Adams also raised concerns that the taoiseach had allowed Justice Minister Michael McDowell to take the government's lead position on the North. McDowell has been scathing of the Sinn Fein leadership in recent weeks and has linked them to the turning "on and off" of punishment attacks in the North and of not being serious about peace.

"His anti-republicanism is famous, so my concern isn't as much about what Michael McDowell is saying, although I find it very offensive," Adams said. "It appears that he is taking the lead position for the government on the North, particularly since Brian Cowen shifted. That's my concern."

A report at the weekend that suggested the IRA was considering a return to a "limited" form of war has, meanwhile, been dismissed by republicans and the Dublin government. The Sunday Independent had reported that the taoiseach had received intelligence from the Garda that indicated that the IRA leadership was considering a limited return to violence in order to placate hardliners within the organization.

Bertie Ahern said he had received no such information while republican sources said the report was outlandish.


Teenagers Were Victims Of 'Padre Pio' Shootings

Two teenagers were shot in the hands in Belfast last month, in a style of paramilitary attack known as a "Padre Pio" shooting, which was brought to light by the Taoiseach last week.

A plastic surgeon at the Ulster Hospital in Dundonald says bullet wounds to the hands are serious injuries which may result in a permanent disability.

Last month, the two teenage boys in east and west belfast were ordered to clasp their hands together before being shot through both hands.

The attacks have become known as Padre Pio shootings because of the stigmata which the saint had on his hands.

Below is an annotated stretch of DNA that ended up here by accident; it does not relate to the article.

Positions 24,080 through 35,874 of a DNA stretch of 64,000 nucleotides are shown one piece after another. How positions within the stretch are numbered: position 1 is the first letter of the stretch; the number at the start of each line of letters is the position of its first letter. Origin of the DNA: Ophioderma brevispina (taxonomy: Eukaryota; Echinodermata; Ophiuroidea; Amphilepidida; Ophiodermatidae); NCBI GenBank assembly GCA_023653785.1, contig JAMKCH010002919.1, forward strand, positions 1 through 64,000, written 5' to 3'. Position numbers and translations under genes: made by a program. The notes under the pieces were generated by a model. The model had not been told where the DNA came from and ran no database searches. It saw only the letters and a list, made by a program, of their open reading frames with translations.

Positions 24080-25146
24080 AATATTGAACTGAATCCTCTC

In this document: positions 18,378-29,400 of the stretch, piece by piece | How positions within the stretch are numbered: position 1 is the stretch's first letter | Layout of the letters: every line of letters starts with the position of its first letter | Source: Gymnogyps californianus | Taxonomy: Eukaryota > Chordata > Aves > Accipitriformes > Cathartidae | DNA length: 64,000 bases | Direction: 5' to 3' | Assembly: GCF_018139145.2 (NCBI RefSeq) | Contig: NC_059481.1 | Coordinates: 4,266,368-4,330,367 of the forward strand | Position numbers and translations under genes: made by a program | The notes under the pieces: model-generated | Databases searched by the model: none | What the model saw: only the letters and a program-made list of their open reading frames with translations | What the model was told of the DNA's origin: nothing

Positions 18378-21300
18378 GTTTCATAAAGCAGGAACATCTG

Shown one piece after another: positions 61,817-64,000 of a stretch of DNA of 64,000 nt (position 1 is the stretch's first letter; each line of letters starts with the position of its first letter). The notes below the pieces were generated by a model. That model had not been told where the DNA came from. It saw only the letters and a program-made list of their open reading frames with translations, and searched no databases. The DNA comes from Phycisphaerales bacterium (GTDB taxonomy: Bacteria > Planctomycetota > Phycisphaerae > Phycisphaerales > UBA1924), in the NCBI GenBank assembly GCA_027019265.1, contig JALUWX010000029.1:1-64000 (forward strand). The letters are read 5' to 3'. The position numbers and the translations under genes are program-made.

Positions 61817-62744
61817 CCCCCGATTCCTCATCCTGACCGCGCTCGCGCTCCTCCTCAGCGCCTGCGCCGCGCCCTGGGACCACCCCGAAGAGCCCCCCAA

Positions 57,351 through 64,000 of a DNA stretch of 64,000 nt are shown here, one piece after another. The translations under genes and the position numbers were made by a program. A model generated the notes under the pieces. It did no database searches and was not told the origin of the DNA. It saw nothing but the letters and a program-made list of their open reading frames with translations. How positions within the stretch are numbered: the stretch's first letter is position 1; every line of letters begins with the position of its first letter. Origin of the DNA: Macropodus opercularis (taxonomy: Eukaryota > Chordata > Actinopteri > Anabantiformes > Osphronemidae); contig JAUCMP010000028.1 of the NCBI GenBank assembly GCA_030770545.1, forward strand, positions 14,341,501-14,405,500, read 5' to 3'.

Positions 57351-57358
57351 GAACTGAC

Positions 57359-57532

Sinn Fein have condemned the attacks and are accusing Bertie Ahern of electioneering.

The police say they are currently investigating eight paramilitary shootings, four of which were carried out by republican and four by loyalist paramilitaries last month.


Two Freed In Pub Brawl Murder Hunt

02/02/2005 - 16:57:40

Two men being questioned by detectives about the murder of a man in a pub brawl were released unconditionally today.

Four others are still under arrest over the fatal stabbing of 33-year-old Robert McCartney in Belfast.

Police have also gone back into Belfast’s nationalist Short Strand, where officers were stoned during searches earlier this week.

Mr McCartney, a married father of two from the Mountpottinger Road in the Short Strand, died in hospital after a fight broke out in Magennis’s Bar in May Street on Sunday night.

The 33-year-old was found lying unconscious in nearby Cromac Street.

Another man, aged 31, was also taken to hospital with a stab wound which was not life-threatening.

Several officers carrying out searches in the Short Strand and nearby Markets area were injured during disturbances over the past two days.

But Sinn Féin representatives have accused the police of heavy-handed tactics.

Meanwhile, the investigation moved outside Belfast today when police made three arrests at Killough, near Downpatrick, Co Down.


Obit: LONG ISLAND: James Winters, 72, Businessman And Boxing Promoter



February 2, 2005